The script has been developed with the support of Jamie McCaskill and Julie Edwards and now this hugely experienced cast of Bronwyn Turei, Erina Daniels, Amalia Calder and Gareth Tiopira-Waaka, under the expert directorial guidance of Rachel Lenart, have developed the staging of this intimate story over the last two weeks. It’s a fine feat that they are also off book.

Each of the sisters are portrayed by Amalia, Bronwyn and Erina, while Gareth Tiopira-Waaka is the chameleon playing all the other supporting characters, interlocking the different players in the story. 

The set is deftly sparse, lending itself to the palpable emptiness of grief. Two cubes and a rolling rectangular box make up the settings for many scenes including the hospital, the funeral home, a car, with the addition of an arrangement of potted flowers to become the cemetery. The three entranceways of The Stage space are used skilfully to change location and extend the playing space, and Rachel Lenart’s lighting unobtrusively assists the action.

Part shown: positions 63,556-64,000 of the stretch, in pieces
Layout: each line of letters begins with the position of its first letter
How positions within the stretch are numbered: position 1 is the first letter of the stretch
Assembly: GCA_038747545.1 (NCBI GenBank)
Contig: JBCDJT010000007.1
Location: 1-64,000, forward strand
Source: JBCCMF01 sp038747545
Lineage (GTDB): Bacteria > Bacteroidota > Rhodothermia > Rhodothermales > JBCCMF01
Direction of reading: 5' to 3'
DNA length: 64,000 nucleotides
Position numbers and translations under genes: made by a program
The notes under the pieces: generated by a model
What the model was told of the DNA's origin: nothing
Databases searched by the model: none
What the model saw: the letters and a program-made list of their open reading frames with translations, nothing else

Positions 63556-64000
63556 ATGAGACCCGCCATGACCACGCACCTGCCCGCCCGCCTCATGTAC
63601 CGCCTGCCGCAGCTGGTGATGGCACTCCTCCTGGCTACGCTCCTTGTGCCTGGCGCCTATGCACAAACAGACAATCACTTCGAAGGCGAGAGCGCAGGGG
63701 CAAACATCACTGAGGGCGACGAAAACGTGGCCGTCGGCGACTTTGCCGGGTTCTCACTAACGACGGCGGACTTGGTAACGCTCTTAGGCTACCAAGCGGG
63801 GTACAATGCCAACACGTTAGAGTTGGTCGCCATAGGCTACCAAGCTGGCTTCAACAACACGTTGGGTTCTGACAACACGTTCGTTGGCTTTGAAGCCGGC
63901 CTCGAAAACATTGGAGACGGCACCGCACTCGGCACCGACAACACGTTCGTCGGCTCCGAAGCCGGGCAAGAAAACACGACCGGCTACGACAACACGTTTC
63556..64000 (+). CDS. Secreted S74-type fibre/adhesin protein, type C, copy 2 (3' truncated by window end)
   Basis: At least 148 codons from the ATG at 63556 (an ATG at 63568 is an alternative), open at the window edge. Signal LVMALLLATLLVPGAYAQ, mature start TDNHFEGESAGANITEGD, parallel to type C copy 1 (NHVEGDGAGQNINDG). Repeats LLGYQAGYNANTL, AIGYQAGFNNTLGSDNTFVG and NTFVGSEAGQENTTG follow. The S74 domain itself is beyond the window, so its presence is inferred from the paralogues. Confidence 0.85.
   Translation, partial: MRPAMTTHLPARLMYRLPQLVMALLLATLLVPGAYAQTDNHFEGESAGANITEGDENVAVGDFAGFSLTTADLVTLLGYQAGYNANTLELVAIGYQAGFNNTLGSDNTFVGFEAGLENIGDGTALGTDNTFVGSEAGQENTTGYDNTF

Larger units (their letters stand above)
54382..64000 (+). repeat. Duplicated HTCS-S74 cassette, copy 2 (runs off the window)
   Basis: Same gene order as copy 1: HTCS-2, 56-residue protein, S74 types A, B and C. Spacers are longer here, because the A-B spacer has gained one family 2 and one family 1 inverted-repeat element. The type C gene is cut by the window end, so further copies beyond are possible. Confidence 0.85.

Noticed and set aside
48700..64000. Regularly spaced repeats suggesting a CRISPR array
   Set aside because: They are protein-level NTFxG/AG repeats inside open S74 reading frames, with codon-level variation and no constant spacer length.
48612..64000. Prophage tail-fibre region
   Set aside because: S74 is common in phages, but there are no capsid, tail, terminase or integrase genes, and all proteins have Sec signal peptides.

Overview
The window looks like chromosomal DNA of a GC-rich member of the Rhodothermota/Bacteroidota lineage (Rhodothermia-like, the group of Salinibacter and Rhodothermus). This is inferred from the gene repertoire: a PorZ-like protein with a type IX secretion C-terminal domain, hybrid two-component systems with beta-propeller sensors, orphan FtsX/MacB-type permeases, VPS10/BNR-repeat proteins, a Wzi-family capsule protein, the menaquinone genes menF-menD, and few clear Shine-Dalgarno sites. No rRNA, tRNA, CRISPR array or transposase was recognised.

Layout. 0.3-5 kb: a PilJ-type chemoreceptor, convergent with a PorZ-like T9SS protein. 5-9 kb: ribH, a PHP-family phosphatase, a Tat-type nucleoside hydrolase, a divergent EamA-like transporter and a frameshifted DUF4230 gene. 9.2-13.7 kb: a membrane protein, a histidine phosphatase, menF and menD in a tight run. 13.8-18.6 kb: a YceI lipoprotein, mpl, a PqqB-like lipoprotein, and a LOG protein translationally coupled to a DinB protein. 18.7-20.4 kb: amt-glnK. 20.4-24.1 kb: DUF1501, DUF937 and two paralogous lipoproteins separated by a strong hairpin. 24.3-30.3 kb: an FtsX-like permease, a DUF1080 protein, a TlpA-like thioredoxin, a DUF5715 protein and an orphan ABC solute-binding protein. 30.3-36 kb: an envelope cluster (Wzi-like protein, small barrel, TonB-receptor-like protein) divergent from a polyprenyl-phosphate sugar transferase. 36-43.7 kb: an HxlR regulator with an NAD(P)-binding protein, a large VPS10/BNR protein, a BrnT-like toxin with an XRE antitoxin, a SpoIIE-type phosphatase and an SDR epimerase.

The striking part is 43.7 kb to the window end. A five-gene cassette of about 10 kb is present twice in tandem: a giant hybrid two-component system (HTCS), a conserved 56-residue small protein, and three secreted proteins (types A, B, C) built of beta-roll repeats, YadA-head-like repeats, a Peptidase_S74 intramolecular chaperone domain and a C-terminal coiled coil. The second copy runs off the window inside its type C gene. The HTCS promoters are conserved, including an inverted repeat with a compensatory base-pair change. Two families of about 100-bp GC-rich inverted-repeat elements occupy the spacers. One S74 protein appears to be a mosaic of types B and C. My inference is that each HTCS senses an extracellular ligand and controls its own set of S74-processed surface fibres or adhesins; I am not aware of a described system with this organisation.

We see amid the upheaval what it means for each individual, with things like conflicts of work and immediate family commitments. We see the coming together of estranged members of family trying to unify in a time of stress, and the hurts and regrets which inevitably flare. We see the nutty-ness, the hysterical banter and collective defence of the mother when others – particularly the 90s health system and the funeral home – aren’t giving due care, and the disorienting interference of all who think they know best. We see the coping mechanisms and the fear.

The narrative also shows the real and disarming discoveries that follow a death. The strangeness of feelings about whether we actually know the person as well as we thought, because who they are to everyone else is different to how they are known by us. The discovery that they are a person with a past, with secrets, a person in their own right with exciting tales to tell, and not just a Mum.

This script is still in the development phase and this is its first showing to feel what it is on the stage in front of an audience. With new and also such personal works, this stage time is essential as it benefits the writer to hear their words in the heightened state of performance; to gauge how they feel in the body of the actor and how they land with the observer.